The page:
Third year in a row, work on MAGIC is going to be presented at the Grace Hopper Celebration of Women in Computing (GHC). This year, the format is a panel, and the topic is "MAGICal Learnings from 1-1 Mentoring of Middle School Girls". As the name suggests, the panel is about findings and experiences from the first MAGIC pilot, from the perspectives of the MAGIC team, the mentors and mentees. This pilotwas conducted at The Girls' Middle School. The panelists will include representatives of all three, and we hope to have some teachers and parents in the audience! This panel is scheduled in Session One (10:00am-11:00am) on October 1st. It is a Steering Committee Recommendation Track panel! More details about the GHC 2009 program can be found in the Conference Program Schedule. A summary report on the GMS-MAGIC pilot is available here.
MAGIC's first pilot, with the Girls' Middle School concluded at the end of May 2009. At the final MAGIC meeting of the school year, conducted at the school, each of the mentees gave a 5-10 minute presentation and/or demonstration of the work they had done with their mentors during the pilot. This included projects, reports and computer programs. The audience consisted of parents, mentors and teachers. A pilot report will be posted on this site by the end of September 2009.
MAGIC has been featured in the December 2008 IEEE Spectrum article The EE Gender Gap Is Widening In this article, Erico Guizzo discusses the underwhelming participation of women in electrical engineering. He then goes on to talk about various efforts underway to address this issue, directly or indirectly. MAGIC is mentioned as one of two programs aiming to establish a "direct and durable connection between young women and EE professionals."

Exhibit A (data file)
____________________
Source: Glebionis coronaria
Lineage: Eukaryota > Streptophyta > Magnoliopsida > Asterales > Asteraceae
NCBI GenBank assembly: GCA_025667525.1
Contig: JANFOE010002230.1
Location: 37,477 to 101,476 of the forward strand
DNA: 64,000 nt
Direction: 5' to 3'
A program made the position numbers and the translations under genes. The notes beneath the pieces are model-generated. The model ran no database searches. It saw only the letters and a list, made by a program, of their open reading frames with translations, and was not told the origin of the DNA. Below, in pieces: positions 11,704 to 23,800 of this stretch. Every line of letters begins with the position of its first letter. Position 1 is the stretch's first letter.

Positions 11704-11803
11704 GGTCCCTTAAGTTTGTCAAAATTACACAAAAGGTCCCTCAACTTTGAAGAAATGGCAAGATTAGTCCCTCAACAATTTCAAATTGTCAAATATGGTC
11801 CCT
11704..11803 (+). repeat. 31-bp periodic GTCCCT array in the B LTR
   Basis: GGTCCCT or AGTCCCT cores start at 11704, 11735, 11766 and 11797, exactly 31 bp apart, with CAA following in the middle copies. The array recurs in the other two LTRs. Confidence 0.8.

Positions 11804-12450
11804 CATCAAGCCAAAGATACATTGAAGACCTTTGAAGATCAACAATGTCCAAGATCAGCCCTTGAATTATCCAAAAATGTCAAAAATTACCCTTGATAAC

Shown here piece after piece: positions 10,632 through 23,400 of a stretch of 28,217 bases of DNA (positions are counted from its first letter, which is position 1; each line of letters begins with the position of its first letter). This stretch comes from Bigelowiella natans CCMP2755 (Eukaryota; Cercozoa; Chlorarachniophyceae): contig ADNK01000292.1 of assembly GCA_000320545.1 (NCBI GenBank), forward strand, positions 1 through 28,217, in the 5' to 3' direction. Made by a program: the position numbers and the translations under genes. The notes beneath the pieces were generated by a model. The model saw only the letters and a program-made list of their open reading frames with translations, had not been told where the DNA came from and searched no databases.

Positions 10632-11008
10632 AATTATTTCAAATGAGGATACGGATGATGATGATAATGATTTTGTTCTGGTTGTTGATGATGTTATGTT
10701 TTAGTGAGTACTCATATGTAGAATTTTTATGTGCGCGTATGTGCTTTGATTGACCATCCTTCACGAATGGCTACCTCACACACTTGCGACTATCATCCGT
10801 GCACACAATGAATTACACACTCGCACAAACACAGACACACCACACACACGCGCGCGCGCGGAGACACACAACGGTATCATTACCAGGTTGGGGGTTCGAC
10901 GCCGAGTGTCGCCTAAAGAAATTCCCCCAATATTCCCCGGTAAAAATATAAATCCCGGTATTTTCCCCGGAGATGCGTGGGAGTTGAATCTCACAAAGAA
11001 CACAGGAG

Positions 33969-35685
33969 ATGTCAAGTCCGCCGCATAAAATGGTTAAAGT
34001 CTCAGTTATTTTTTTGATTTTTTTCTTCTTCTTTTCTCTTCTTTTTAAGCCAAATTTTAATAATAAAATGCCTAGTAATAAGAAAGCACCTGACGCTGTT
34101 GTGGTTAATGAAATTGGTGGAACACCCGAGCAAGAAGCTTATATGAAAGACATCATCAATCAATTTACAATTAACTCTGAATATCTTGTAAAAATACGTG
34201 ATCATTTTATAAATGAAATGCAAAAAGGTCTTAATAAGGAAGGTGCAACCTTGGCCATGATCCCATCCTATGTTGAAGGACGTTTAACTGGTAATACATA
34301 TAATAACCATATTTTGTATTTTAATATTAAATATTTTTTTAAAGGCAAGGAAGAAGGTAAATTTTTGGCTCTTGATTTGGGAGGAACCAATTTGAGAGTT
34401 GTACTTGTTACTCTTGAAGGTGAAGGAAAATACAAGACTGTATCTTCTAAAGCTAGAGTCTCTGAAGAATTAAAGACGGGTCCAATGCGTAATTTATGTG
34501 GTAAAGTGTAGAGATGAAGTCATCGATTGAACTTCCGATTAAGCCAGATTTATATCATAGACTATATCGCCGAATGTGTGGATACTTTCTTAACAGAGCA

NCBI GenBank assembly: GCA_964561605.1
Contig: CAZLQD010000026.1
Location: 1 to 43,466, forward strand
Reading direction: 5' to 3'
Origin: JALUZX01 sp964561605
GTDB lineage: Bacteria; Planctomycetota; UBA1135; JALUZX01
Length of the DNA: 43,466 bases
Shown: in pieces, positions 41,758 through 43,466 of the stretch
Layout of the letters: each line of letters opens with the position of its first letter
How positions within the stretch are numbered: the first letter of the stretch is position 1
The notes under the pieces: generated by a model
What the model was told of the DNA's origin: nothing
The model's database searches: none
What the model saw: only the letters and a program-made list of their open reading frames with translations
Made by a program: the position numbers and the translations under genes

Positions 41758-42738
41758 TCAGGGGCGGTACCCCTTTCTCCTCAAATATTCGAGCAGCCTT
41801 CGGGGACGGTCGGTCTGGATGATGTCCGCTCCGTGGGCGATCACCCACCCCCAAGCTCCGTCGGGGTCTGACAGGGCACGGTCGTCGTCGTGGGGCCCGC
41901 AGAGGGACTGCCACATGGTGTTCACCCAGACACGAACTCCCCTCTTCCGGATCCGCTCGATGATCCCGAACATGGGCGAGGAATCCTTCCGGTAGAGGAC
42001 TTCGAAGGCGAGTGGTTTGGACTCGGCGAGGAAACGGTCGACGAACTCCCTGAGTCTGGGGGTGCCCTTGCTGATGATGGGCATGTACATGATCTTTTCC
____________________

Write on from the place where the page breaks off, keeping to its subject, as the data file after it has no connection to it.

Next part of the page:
MAGIC has been incorporated as a nonprofit public benefit corporation in the State of California. The name of the corporation is GetMagic Corporation. The entire NPO related process is being done by WSGR, a leading technology law firm based in Palo Alto, California, on a pro-bono basis. The MAGIC team is deeply indebted to these wonderful folks at WSGR for this service, and for their guidance and help in related matters!
MAGIC kicked off its pilot with the Girls' Middle School in October 2008. The pilot has ten mentees from sixth, seventh and eighth grades, and each mentee has been paired with a MAGIC mentor. The pilot will last through the end of the school year. MAGIC is looking forward to defining and refining its processes as a consequence of this pilot!
The MAGIC core team is conducting a BOF session on "Setting Up an Effective Organization to Support Girls" at the Grace Hopper Celebration of Women in Computing. This BOF will be held on Friday, October 3rd, from 5:10pm to 6:10pm, in Torreys Peak III. Here are the BOF slides.
The Newsweek article Revenge of the Nerdette from the June 16th, 2008 issue, cites two outreach programs aimed at encouraging girls to think about science and technology careers. MAGIC is one of them!
Second year in a row, a BOF proposal on a MAGICal topic has been accepted at the Grace Hopper Conference. The topic of the BOF is "Setting Up an Effective Organization to Support Girls". This BOF will be held on Friday, October 3rd, from 5:10pm for an hour. More information on this can be found in the Conference Program Schedule.
In the fall of 2008, MAGIC is going to partner with Girls' Middle School of Mountain View, California, to conduct a pilot of the MAGIC program. More information about Girls' Middle School can be found here. You can read all about the MAGIC pilot proposal here.
Following the project kickoff, MAGIC is undertaking the steps necessary to establish itself as a non-profit organization.
The MAGIC project was kicked off at the 2007 Grace Hopper Celebration (GHC) of Women in Computing Conference, which was held at Orlando, Florida, on October 18th., 2007.